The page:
Figure 4: Mapping ESG topics to impact on financial drivers
Characterizing the nature of financial impact: Valuation analysis, such as DCF modeling, covers a 5-year horizon to assess the probability and magnitude of a potential financial impact for the top and bottom deciles of performance related to sustainability factors.
Figure 5: An illustrative example of assessing material impact of ESG topics on valuation, which informs standard setting as well as demonstrates investor application
Once a topic is identified and defined through SASB’s three-step methodology, it is vetted, verified and validated.
Vetting: Materiality assessments of defined topics are presented to Industry Working Groups consisting of issuers, corporate experts, investors, and market intermediaries. A 75% approval threshold is needed to be considered for provisional inclusion in a SASB Standard.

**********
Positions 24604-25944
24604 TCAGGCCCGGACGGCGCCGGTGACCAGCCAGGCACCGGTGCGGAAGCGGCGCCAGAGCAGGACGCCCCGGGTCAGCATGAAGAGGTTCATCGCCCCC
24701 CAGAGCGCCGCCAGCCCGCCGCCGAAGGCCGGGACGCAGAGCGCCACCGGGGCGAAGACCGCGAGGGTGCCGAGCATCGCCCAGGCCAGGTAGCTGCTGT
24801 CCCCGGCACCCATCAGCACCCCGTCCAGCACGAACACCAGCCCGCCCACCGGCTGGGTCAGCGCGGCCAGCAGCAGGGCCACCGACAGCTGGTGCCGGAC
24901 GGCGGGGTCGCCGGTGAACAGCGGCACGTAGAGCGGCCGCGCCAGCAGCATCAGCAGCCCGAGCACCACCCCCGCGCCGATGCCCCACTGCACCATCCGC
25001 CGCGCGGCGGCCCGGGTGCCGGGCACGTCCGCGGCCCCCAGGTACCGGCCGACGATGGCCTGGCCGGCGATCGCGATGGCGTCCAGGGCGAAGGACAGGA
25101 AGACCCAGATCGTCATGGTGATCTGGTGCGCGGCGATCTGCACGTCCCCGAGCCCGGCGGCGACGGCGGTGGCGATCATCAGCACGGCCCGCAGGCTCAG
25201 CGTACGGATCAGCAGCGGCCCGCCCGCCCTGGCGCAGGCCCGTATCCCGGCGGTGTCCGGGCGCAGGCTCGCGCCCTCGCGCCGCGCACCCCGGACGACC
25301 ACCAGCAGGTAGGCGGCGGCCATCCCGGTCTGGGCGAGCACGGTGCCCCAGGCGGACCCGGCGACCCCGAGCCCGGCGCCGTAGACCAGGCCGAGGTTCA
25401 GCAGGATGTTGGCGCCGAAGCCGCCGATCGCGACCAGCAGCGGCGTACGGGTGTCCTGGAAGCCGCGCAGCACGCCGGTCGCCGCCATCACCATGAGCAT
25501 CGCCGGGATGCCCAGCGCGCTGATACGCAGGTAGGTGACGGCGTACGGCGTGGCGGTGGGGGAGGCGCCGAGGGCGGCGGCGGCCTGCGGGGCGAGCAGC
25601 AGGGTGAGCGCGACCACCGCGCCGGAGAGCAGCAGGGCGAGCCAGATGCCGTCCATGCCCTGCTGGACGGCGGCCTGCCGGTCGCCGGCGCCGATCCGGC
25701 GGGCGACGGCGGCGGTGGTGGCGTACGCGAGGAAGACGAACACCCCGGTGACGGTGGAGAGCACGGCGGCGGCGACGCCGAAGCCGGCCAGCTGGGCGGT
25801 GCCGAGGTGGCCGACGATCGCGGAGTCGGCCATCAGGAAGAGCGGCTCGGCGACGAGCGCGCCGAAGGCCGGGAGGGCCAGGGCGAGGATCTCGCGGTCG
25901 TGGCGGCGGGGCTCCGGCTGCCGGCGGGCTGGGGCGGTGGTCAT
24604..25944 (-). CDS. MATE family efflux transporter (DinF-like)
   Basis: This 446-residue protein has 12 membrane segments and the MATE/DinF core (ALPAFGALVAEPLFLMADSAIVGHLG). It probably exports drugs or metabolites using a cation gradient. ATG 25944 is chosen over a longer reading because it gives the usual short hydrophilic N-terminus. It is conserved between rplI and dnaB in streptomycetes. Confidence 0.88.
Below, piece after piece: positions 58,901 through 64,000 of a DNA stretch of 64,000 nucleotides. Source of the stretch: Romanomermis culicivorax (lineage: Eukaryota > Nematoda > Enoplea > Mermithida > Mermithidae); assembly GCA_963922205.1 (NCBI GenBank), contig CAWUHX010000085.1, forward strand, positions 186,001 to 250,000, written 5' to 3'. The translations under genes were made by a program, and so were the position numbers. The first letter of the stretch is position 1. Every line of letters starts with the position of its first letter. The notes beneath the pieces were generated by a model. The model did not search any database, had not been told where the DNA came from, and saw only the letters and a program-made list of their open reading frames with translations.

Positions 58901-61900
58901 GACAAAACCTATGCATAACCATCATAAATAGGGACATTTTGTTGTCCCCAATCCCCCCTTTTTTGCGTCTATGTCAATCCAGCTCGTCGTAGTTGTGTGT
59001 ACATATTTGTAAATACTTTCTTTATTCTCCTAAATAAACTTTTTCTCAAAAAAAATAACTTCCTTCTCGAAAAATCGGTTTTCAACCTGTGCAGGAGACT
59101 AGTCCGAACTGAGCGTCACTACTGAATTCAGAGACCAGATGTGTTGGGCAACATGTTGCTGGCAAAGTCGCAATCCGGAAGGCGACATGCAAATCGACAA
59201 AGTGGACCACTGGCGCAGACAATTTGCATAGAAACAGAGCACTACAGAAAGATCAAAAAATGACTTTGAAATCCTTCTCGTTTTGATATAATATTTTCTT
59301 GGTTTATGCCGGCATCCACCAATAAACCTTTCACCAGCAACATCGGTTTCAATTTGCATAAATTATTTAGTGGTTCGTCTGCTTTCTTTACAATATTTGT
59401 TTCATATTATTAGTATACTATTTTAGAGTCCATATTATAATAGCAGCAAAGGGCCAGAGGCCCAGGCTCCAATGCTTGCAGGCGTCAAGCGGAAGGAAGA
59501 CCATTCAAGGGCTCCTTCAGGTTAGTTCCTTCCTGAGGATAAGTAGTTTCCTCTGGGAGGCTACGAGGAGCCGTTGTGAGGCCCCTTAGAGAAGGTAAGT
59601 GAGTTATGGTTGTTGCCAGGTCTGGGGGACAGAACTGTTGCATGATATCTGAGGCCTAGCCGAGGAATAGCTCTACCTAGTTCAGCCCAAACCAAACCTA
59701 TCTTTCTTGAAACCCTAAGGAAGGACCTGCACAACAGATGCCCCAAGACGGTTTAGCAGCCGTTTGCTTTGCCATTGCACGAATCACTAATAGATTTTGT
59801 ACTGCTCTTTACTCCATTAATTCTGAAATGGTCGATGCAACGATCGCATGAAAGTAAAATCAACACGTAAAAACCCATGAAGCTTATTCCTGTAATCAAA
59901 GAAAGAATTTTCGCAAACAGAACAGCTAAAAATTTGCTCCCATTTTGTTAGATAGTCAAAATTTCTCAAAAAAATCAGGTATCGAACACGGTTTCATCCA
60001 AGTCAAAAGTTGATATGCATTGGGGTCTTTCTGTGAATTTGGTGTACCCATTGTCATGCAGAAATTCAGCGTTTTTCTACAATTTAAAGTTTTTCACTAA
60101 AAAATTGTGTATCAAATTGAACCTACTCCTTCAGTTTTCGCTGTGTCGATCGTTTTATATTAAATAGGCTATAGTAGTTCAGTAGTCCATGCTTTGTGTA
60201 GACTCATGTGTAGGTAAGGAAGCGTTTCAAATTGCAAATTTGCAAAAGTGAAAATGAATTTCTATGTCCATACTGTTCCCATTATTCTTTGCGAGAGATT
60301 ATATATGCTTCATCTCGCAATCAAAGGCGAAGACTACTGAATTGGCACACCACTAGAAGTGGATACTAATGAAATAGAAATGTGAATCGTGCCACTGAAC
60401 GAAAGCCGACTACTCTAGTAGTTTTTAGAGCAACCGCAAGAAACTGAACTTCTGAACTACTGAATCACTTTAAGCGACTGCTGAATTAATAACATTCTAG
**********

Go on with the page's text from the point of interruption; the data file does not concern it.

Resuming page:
Figure 6: Feedback on likely materiality of proposed disclosure topics (percentage of respondents by interest group who think suggested topics are likely to constitute material information)
Verification: SASB then verifies if the topics are being covered in regulatory filings, such as 10-Ks and 20-Fs, and the quality of such disclosures.
Validation: As and when sufficient data becomes available, back-testing is conducted to validate an ESG topic. A committee on metrics quality determines what will capture company performance in the topic and if it will meaningfully support financial analysis.
Implementing SASB reporting standards
SASB provides guidance on deciding the means of reporting financially material information, in its implementation guide. As we have discussed in Part II of this series, investors’ main ask is that the information be presented in a decision-useful manner. The chart below provides a breakdown of ESG disclosure methods by public companies in 2020.